Editorial misleading on brownfields bill

April 02, 1996

CLEANING UP abandoned contaminated sites, or ''brownfields,'' in Baltimore in a time of suburban sprawl is a crucial undertaking. Unfortunately, your March 26 editorial, ''Turning brown plant sites green,'' was misleading and irresponsible.

The reason we need a brownfields program in the first place is because of past industrial irresponsibility with toxic chemicals. Many urban sites are contaminated and abandoned, their previous owners long out of business.

It only makes sense to give incentives, such as limited liability and tax breaks, to new businesses that did not create the pollution but that want to clean up the site and locate in a prime urban area rather than clear-cut some trees in Harford County.

The Sun, however, insisted on siding with the lobbyists for companies like BGE and Bethlehem Steel, which shaped the bill passed by the House of Delegates.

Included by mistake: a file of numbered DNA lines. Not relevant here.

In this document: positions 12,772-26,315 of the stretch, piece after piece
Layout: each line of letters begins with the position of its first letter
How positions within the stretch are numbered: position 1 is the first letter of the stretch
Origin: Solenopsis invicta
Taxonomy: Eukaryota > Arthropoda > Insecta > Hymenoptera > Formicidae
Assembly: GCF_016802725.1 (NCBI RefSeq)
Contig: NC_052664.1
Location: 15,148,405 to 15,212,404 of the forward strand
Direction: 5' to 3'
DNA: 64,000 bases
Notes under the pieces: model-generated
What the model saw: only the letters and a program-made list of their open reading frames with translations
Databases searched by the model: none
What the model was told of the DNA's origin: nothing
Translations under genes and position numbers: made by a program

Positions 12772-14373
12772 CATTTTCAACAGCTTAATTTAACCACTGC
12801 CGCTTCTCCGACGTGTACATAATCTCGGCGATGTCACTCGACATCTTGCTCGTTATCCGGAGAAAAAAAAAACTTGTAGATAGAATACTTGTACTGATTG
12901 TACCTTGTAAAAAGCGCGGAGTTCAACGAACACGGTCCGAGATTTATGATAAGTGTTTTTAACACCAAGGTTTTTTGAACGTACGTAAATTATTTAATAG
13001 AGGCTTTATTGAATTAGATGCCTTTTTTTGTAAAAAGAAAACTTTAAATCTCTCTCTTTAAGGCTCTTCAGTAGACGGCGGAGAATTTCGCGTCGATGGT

They have toxic contamination problems of their own, and now they are trying to grab the tax breaks and liability relief for themselves so they can escape responsibility for their own pollution. They are even trying to gain these breaks for cleaning up a toxic spill they might create in the future.

Giving generous tax breaks and liability relief to polluters who can pay for their own cleanups isn't too popular with the public, so The Sun resorted to the false claim that the more limited program passed last month by the Maryland Senate has no incentives for redevelopment.

This, of course, is mistaken, and The Sun's recommendation is wrong as well. The General Assembly should enact a program which is designed to clean up and redevelop abandoned ''brownfields,'' not give government handouts to polluters.

Daniel Pontious


The writer is executive director of the Maryland Public Interest Research Group.

` Pub date: 04/02/96

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